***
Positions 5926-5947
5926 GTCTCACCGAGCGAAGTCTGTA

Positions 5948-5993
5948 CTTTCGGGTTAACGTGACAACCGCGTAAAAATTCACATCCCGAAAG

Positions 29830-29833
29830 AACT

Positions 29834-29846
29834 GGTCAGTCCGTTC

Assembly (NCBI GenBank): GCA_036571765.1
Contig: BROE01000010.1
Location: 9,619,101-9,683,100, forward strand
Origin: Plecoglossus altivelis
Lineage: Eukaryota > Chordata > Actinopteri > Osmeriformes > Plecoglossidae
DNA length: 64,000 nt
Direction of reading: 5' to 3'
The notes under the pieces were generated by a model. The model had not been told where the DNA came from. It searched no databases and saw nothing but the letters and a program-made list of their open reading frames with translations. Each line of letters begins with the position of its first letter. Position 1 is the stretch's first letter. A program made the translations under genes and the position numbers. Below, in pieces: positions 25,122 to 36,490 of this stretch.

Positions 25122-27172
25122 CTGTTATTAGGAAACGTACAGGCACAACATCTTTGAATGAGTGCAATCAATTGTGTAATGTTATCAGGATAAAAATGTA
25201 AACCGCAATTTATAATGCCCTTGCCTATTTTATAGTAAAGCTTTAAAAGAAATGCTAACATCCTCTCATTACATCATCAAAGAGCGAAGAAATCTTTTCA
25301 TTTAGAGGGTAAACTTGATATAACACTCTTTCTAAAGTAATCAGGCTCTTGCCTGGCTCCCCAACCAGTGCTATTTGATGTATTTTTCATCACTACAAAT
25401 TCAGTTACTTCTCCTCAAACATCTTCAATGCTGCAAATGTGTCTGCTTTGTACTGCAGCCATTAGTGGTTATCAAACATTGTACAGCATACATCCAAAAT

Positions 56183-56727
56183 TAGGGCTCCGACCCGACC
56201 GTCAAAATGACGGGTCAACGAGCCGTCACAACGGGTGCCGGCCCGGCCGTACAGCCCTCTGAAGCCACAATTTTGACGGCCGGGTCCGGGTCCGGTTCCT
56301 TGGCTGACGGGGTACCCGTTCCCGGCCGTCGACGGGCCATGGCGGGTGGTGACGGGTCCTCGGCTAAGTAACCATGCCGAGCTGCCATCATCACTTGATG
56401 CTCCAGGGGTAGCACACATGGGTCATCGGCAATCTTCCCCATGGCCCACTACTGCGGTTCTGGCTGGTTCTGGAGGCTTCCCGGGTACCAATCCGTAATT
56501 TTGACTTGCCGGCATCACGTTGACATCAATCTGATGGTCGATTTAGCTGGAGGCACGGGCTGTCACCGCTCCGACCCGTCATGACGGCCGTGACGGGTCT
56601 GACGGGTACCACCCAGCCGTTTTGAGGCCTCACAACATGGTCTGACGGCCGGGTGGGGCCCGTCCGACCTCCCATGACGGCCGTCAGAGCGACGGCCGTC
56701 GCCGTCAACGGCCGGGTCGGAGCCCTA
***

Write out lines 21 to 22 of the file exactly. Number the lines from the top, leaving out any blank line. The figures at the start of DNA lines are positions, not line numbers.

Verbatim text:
25401 TCAGTTACTTCTCCTCAAACATCTTCAATGCTGCAAATGTGTCTGCTTTGTACTGCAGCCATTAGTGGTTATCAAACATTGTACAGCATACATCCAAAAT

Positions 56183-56727